Saturday, June 25, 2005
From the "He's so much of a geek, I wonder why I'm still reading his self-indulgent blog" file...
... and you'd be right to wonder- ordinarily. However, every once in a while, an album (yes, I'm old enough to still call them albums) comes along that transcends mere "what was Mr. Jones thinking recommending this" and becomes "wow, should I buy this... or kill it so it can never reproduce?"
Paul Anka's "Rock Swings" is just such an album. I think a lot of us (well, maybe just me and the children of the producers) remember the albums "Lounge-a-palooza" and Pat Boone's immortal "In A Metal Mood: No More Mr. Nice Guy". I didn't have the privilege/time/inclination/patience/will power to listen to Mr. Boone's take on metal music, but I happen to own a copy of the former and I still have been known to torture those close to me with the track of Steve Lawrence and Edie Gorme singing Soundgarden's "Black Hole Sun". Ahhh, good times, good times.
Anka's album differs from the others in that it seems he takes all of these songs seriously, has had some seriously swinging arrangements done of them, and commits to knocking them out as close as a guy who wrote Sinatra's "My Way" (actually the guy who took the french song it was based on, added a few bars and re-wrote the lyrics in English to fit an older Frank) can to Sinatra's Capitol (the more swinging tracks remind me of the Nelson Riddle/Billy May arrangements for Frank) and Reprise (and the slower ones are more like a Jobim-ish bossa arrangement) recordings. By the way what you read was one sentence. Because that's how I roll, yo.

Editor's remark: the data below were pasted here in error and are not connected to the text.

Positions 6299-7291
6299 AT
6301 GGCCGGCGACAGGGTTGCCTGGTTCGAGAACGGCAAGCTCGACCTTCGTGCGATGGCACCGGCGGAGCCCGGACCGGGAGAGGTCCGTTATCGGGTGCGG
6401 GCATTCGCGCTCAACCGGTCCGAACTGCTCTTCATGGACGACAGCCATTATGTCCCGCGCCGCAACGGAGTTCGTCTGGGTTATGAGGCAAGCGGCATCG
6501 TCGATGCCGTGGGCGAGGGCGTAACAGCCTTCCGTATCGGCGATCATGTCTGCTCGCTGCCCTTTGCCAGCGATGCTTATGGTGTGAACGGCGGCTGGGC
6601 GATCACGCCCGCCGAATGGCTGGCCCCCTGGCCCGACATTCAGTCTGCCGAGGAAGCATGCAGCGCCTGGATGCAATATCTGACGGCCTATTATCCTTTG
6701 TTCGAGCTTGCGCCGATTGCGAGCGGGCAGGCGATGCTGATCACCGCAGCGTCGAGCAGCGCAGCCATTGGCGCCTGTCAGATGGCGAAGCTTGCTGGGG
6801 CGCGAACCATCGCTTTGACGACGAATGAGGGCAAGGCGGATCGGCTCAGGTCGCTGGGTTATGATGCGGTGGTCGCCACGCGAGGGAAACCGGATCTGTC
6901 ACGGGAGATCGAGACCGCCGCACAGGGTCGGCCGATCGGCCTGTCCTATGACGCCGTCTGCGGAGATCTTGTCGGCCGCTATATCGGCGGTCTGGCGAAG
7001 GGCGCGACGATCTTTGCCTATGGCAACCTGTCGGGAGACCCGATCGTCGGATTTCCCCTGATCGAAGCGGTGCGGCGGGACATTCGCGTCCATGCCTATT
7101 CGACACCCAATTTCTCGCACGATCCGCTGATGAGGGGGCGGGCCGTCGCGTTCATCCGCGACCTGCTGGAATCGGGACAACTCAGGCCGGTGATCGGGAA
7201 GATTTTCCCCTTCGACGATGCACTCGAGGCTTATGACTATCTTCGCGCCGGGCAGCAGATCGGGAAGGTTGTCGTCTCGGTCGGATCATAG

And yes, there is a big band arrangement of "Smells Like Teen Spirit" that will make you either love or hate this album. There is also an arrangement of "Black Hole Sun" that makes me wonder if this song is destined to be the one that everyone covers years from now, hopefully at weddings. But the only one I hate is the version of Eric Clapton's "Tears From Heaven" that is so slow, you'll think it was written by Clapton when he was still on heroin.
Okay, that was a cheap shot. But at least I didn't reference his dead son.
Except right there of course.
Anyhoo, this record (that's right, record, punk!) had me at "Hello" or more specifically the arrangement of Lionel Richie's "Hello" that had me knocking back the last of my scotch as it the trumpet section proves it needs no drums to knock out it's stings. Richie should always have his songs arranged for old baritone Vegas crooners to record.
Imagine what Anka could have done with "All Night Long".